Because, in the aftermath of some harsh words, I've been left crushed in spirit, bruised and broken. Thankfully, the Lord is close to the brokenhearted and saves those who are crushed in spirit (psalm 34:18) and as I called on Him for guidance in this valley, He answered.
I glanced at an old magazine (from October) floating around on my counter the other day and was immediately drawn to and ad for a book in the back. It's by Joni Eareckson Tada (she was paralyzed from the neck down at age 17 in a swim accident) and is called "A lifetime of wisdom...Embracing the way God heals you" - I guess it caught my eye because the title implies that God's healing may look different than we expect - and I believe that is part of the problem I continue to face with people who judge me according to their idea of what 'healing' means. I ordered it and started reading it. One of the first chapters is called "The Anger that Heals" and I want to share a few portions of it that reminded me that I am okay.... incredibly imperfect... but okay.
She is talking about a point in the book of Job where he questions God's goodness over the circumstances in his life. He does this in what she says is "not the polite, Wednesday-night-bible-study variety. They [the questions] were pointed, sharp, and seemed at times to walk the borderline blasphemy." She lists out the questions and demands Job had and then says this:
"Job's friends were aghast. They half expected lightning to fall and fry the suffering man for such impudence. But no lightning fell. In fact, God greatly preferred the honest, gut-wrenching cries of Job to the self-righteous prattle of the so-called comforters who mouthed all the old formulas and traditional bromides" (aka: platitudes)
And a couple of paragraphs later....
"We repress those murky, edgy emotions about our suffering. We choose to be polite, speaking sanitized words, or not speaking at all. We bottle up our troubling questions and unspeakable feelings towards God, hiding behind an orthodox, evangelical glaze as we "give it all over to the Lord" Except that we don't. And He knows that too. Why would God rather have our anger, our venom, our rage, our cry of desolation rather than our measured, controlled, even-tempered, theologically correct prayer? It's all about the heart. (have I said that recently?) Over and over again in Scripture you can hear God saying 'Give Me your heart or nothing at all.' God doesn't have time to play games, He wants reality"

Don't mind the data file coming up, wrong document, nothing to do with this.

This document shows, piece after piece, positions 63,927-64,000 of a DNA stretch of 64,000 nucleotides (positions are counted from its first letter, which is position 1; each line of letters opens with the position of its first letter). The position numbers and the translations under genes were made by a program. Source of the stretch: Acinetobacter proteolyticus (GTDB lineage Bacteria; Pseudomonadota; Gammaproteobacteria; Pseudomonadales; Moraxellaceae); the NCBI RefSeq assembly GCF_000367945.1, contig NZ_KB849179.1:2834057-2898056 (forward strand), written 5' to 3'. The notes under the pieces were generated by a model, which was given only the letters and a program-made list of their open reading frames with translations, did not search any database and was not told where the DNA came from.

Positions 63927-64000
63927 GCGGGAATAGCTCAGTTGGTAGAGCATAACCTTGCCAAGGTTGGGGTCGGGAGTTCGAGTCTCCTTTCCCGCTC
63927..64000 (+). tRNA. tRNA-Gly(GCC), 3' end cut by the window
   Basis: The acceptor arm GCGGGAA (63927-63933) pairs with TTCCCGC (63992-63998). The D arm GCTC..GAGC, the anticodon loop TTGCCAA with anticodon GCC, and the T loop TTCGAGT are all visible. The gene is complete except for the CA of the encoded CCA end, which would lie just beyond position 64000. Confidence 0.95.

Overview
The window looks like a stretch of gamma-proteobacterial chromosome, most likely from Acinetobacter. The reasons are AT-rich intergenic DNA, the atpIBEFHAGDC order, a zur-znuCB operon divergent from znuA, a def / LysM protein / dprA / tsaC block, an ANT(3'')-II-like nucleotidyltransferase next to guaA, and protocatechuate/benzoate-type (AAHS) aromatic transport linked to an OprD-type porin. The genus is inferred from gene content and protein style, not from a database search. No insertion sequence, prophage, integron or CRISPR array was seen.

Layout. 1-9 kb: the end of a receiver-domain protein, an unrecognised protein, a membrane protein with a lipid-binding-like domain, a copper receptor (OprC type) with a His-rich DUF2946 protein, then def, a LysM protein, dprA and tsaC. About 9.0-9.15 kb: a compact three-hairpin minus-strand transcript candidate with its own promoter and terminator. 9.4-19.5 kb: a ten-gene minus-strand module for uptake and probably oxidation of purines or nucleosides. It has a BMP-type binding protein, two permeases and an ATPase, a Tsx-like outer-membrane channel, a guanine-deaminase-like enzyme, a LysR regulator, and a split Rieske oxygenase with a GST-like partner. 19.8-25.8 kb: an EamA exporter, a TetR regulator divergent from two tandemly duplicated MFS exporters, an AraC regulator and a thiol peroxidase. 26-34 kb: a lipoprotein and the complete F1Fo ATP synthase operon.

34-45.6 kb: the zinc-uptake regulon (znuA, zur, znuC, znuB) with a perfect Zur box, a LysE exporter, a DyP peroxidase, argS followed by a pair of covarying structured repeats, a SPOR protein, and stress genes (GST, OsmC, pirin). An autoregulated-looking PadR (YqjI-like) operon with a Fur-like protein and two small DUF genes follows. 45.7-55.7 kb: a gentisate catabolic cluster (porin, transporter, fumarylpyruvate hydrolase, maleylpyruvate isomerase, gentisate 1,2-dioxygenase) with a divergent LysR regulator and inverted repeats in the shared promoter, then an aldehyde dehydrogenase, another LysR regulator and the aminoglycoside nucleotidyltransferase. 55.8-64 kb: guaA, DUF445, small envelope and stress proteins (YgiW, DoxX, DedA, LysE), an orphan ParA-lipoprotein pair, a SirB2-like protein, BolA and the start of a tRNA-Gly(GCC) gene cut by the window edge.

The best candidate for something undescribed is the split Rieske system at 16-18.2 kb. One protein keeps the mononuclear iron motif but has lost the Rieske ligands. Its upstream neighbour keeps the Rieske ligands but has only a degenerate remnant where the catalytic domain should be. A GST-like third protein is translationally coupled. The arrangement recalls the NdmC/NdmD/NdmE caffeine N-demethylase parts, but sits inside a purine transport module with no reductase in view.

Two pages later:
"When Ephesians 4:26 says, "In your anger do not sin," it's clear that hostility is not always synonymous with sin. Not all anger is wrong. Cancer, bankruptcy, divorce, betrayal, or the birth of longed-for children with multiple handicaps push people to extremes. And please hear me here: Affliction will either warm you up towards spiritual things or turn you cold. Jesus said in Revelation 3:15-16: 'I know your deeds, that you are neither cold nor hot. I wish you were either one or the other! So, because you are lukewarm - neither hot nor cold - I am about to spit you out of my mouth.'
Hate is sometimes closer to love than a temperate, smiling indifference. And lukewarmness is the only road that never gets to God."Next page:
"Sometimes brokenhearted people say harsh things. Sometimes some toxic cynicism or long-repressed anger can spurt out of a lacerated heart. The Lord knows that...and wants to be close anyway. Sometimes bitter emotions and acid words can ooze from a crushed spirit. The Lord understands that , as well....and draws near to comfort."I know Joni Eareckson Tada is not God and her book is not the bible. But she is a woman that I consider a very strong Christian with qualities to be admired.... and she felt like I do sometimes.... AND she isn't afraid to admit it. You know why? Because admitting it helps other people - and although they are hard things to admit and for some to even hear, the truth is that God is using her pain - because she is not aware that little old me is sitting in a little old house in a little town so far away from her reading her words and saying "Thank you for being brave enough to share your ugliness too because now I feel like I'm not alone." This book was put in my path at just the right time - and reading her words helped me to feel like I'm not a complete failure after all.
I pray that for every person who is not happy with how 'unsanitized' I am at times, that there are a hundred more who are sitting in their livingrooms reading my words, nodding their heads and thankful that they aren't alone. That was my entire purpose for this blog... it wasn't to lead people to Christ, although I do believe that if you follow along on my journey, you can't miss Him. I just really hope I can lift other people's burdens just a little.... post by post, heartache after heartache and joy after joy....as God continues to walk WITH me through my ups and downs, never leaving or forsaking me - being patient with me and loving me just the way I am... I pray that others find His love for them too and know that they don't have to be all cleaned up to be loved by My God.
I'm again and again reminded of the story of Job and how his friends came to his side and sat with him for DAYS in silence and felt sorrow for him - until he opened his mouth. And as soon as he started talking, they started with all advice and criticisms, telling him if only he did x-y-z, he would be delivered from his pain and bad circumstances. I'm sure they meant well... they just wanted him to be better... but they were hurting him even more.
In a way, I look at my decision to blog through my loss and grief kind of like when Job opened his mouth.... some people believe that they now have the 'ok' to let me know what they think... and I guess they kind of do. I just wish when God gave me this task, He would have given me thicker skin. I'm too sensitive for this stuff.